By all accounts, 2008 was a bad year for the film industry. As movies vie for attention, television has become far more sophisticated at distracting the audience. As the piece of the money making pie for films gets smaller, the larger companies fight harder. A handful of specialty distributors (Warner Independent Pictures, Picturehouse, THINKFilm, New Line, Paramount Vantage, Tartan) threw in the towel, changing the landscape of independent film distribution. As the lines become more and more blurry between the theater and your television and your computer and your PDA, film generally gets ignored under the wide umbella of media events. The biggest shows of the year played out not on film, but on TV and the various digital outlets that it supports. Between Zhang Yimou's theatrical mega-show in Beijing and the election year's many moments of political dynamism and ridiculousisms, I was even willing to join the couch potatoes. Although Oliver Stone filmically tried to add to the conversation with W, no one heard him over the shouts for Tina Fey.
Of course the other watershed of 2008 was the "crisis in film criticism." A number of full time critics at large publications lost their jobs due to a seismic shift between digital and print media. All of the sudden those who get paid to write about films are threatened by those of us willing to write about film regardless of pay. (Please note the two very important exhibits right before you: a) your computer, b) my ragtag blog where you have read into the second paragraph.) Every conversation about what is going on with film criticism eventually ends up on those dirty weirdos in their basements on a 24/7 blog-a-thon. (Again, refer to exhibit b.) The irony locally is that yours truly and my friend Daniel over at Getafilm, bloggers at the very least, have crept out from our basements to occasionally grace the pages of our local daily. Needless to say, the crisis is more of a crisis of excess, and this is by no means isolated to film. Figuring out what form this excess will take on in the coming years is a do-or-die task for every magazine and newspaper. Personally, I don't know if film periodicals have ever been better. I am continually amazed by the rich material in Cinema Scope, Film Comment, Cineaste, the newly redesigned Film Quarterly, and Art Forum.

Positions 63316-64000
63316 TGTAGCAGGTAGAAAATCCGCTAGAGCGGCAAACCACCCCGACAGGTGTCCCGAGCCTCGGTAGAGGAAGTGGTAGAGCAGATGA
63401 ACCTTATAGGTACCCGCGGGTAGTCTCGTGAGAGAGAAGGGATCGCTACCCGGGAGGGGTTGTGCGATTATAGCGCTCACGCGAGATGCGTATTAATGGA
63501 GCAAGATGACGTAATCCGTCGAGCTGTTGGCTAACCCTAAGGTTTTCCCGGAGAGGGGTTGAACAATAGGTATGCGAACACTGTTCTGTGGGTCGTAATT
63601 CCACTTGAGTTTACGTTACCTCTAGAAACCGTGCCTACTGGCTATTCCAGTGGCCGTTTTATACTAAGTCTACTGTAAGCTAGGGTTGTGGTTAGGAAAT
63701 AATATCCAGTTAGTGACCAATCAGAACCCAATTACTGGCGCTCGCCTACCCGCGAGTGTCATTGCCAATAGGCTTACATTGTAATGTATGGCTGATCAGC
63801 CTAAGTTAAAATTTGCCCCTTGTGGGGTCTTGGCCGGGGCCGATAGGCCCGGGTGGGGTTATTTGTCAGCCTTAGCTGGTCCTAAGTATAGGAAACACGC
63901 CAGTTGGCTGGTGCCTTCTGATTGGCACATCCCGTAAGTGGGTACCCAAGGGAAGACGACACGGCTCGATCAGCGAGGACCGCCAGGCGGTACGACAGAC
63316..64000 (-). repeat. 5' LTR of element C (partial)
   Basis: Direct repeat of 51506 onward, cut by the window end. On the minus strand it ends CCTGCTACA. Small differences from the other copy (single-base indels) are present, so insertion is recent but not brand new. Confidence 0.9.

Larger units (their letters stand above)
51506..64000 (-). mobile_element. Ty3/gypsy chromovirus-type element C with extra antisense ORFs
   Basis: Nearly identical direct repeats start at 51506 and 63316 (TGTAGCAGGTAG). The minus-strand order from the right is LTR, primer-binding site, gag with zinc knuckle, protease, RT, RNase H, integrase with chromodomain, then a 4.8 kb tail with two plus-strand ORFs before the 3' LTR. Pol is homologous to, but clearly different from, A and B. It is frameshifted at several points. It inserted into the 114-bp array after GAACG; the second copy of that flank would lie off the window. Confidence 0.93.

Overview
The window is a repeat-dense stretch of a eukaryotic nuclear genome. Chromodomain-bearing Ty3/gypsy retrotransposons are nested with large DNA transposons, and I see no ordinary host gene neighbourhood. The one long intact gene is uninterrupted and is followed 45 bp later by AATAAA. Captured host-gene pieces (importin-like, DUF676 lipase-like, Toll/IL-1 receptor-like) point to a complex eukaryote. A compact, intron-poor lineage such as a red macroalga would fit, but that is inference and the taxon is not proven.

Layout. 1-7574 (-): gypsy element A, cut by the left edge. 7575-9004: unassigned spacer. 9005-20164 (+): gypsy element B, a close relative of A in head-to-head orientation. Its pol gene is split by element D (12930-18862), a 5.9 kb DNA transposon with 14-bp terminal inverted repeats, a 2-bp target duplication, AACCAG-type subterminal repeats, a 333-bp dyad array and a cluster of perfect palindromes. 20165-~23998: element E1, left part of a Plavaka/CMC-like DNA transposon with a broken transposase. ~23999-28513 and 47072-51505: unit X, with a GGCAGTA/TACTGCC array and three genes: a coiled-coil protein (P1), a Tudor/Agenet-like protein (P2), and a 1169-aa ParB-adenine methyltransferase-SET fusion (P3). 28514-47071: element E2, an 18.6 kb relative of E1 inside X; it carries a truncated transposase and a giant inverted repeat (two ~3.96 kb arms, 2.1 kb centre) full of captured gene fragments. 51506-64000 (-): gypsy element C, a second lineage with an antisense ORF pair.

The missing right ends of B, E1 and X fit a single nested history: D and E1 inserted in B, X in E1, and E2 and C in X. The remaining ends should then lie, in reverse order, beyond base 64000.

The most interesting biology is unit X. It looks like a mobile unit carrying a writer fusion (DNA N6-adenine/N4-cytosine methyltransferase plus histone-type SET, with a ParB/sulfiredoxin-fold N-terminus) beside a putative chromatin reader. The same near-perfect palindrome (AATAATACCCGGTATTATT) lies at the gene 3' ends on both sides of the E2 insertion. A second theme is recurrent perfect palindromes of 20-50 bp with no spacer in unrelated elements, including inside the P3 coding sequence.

It is under these dire circumstances that the Twin Cities film community soldiers on! If it was a bad year in film, I was ignorantly oblivious to it here in the Twin Cities, where film exhibition continued to challenge my schedule and my brain. Although I wish our community had a little more solidarity (uniforms? lapel pins?), our resilience has nonetheless been rewarded with a very fruitful year of screenings. Whether you wanted to be nostalgic or cutting edge, a handful of venues and organizations did their very best to offer top shelf programming. Here were the highlights:
26th Minneapolis-St Paul International Film Festival